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Test Taking Skill....Thinking!

Discussion in 'MCAT Discussions' started by ankit1ag, Mar 4, 2007.

  1. ankit1ag

    2+ Year Member

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    Hi,


    I have taken the MCAT three times now and have only been seeing slight improvements. I know that I got the content down pretty well, but there is something I need to change in my studying this time around. I have a lot of resources from several different test prep companies. I have realized that once you have the content down, critical thinking plays a huge part. How can I learn to look at big picture concepts and piece them together, or how do I learn to take something very foreign and think about what underlying simple concepts they are playing with?

    Does anyone have any advice on how to increase one's critical thinking skills, once they have all the content down? I know practice, practice, practice, and go over the tests, but there has to be something I can read to help me understand how to piece things together and think the right way for this exam. I commend the test makers for making the exam like this and I understand why Med Schools use it to determine who gets entrance, but I also know that it is very possible to beat them at their game.

    Please provide some insight, I would really appreciate it,

    Thanks,

    Ankit
     
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  3. eddie13231

    eddie13231 Member
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    I believe EK books (IE 1001 questions series) has a bunch of questions with detailed explanations. You can try there it could help!
     
  4. ankit1ag

    2+ Year Member

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    Do you think that following the EK schedule works? If you read through all the lecture notes and do all the 101 verbal, does it really help, besides increasing the content knowledge. Maybe, I need to go back to those books and immerse myself in them?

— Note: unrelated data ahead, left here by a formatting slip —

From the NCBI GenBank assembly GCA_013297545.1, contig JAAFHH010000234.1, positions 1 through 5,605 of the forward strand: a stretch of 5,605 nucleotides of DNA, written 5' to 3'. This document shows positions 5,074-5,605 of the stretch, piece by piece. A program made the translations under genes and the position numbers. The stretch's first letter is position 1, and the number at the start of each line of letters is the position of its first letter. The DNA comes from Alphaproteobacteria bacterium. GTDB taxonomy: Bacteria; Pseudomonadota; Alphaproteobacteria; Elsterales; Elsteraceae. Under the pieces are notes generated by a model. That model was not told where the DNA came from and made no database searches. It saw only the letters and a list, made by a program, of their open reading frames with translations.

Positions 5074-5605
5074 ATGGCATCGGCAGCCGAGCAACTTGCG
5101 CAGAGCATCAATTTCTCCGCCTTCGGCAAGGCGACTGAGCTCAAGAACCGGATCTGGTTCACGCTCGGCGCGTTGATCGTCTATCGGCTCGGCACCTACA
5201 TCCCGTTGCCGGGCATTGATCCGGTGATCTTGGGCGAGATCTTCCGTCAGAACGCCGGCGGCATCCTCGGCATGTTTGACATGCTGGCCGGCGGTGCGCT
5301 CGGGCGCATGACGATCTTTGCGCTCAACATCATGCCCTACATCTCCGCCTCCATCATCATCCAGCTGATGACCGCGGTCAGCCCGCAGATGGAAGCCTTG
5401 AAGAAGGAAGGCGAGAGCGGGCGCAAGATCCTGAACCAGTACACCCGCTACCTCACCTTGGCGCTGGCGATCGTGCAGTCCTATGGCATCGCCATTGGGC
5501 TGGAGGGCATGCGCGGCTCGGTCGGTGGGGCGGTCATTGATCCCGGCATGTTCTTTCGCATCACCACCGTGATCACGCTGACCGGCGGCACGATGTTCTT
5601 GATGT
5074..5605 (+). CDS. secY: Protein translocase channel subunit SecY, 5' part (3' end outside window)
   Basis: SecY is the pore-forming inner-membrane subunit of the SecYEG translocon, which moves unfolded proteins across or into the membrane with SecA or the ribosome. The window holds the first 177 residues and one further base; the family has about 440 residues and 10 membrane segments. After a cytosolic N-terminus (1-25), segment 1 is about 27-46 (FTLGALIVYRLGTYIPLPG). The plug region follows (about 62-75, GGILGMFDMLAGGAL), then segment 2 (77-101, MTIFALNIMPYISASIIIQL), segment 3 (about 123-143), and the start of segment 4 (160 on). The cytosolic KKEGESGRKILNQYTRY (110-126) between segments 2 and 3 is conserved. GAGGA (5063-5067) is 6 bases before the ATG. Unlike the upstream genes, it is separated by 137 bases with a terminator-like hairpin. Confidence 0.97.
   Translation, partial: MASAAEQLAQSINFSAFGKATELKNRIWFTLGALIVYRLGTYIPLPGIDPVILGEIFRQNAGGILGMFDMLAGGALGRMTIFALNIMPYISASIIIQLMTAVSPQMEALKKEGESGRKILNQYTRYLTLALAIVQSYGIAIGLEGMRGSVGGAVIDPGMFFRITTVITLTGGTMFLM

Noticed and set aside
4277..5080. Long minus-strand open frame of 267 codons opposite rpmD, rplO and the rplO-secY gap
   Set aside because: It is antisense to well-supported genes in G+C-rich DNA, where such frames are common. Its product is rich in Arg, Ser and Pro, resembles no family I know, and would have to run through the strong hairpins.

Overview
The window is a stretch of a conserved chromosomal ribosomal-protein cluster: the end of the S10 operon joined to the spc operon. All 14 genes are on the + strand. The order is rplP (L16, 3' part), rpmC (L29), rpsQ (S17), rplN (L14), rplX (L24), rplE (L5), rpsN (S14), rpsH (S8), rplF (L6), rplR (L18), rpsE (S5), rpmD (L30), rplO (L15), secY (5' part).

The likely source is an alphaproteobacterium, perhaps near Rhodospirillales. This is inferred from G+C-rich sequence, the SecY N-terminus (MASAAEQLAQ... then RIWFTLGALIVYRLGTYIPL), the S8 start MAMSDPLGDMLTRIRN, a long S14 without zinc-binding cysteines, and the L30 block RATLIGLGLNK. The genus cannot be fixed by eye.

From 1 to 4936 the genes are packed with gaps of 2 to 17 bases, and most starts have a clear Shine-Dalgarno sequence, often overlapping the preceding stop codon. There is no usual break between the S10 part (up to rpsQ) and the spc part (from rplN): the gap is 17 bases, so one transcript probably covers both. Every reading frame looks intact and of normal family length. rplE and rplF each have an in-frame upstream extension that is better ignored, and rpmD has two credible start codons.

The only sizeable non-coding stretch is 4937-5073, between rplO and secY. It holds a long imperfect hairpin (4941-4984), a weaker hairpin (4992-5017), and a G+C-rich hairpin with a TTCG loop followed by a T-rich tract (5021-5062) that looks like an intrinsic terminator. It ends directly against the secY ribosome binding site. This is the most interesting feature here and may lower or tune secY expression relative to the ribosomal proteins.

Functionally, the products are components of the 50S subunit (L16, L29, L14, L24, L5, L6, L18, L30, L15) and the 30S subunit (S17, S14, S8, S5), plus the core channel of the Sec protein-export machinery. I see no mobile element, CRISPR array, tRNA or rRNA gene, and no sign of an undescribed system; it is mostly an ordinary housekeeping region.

5. lisichka

    lisichka certified demonologist
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  6. mdm2fly

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    The test is about the application of basic concepts. The idea behind "practice, practice, practice" is that if you practice enough, you should have a good idea of the way in which the mcat tries to test the way you can apply these basic ideas, and you should be familiar with common instances in which they test your ability to apply basic knowledge to foreign situations.

    Sometimes questions require you to use knowledge from passages, while other questions that are supposed to relate to the passage really have no correlation to the passage whatsoever. The key for me was to approach each question like this:
    1. what major concept is this question testing (ie ochem-a reaction mechanism? titrations? stereochemistry?, bio-kidney function? genetics? immunology?, physics-projectiles? electromagnetism?...etc)
    2. Do I need knowledge from the passage to answer this question, or can I answer it by myself?
    Also, I liked to skim through the passage before answering questions. Some people go to questions first, and try to answer them as stand-alones before even looking at the passage for info. I am a fast reader, and I like to have a general idea of the major concepts in the passage (which may not always be the major concept behind questions) because I feel more comfortable and focused with the questions, so I read the passages first. If you read the passages first, it should only take approximately 2 min to have read through a passage and have gained a good idea of the major concepts involved in it.

    It sounds like you are having a hard time in the application of concepts, since you have the concepts down. In the passages, the application is right in front of you; you have to work backwards and figure out what the basic concept is, and that takes practice.

    I hope this helps. I just took the MCAT in January, so all this stuff is still fresh in my head, although I don't think I'll ever forget it.

    This approach helped me for PS and BS, but I didn't really study for verbal so I don't have any help for you there.

    Good luck!
     

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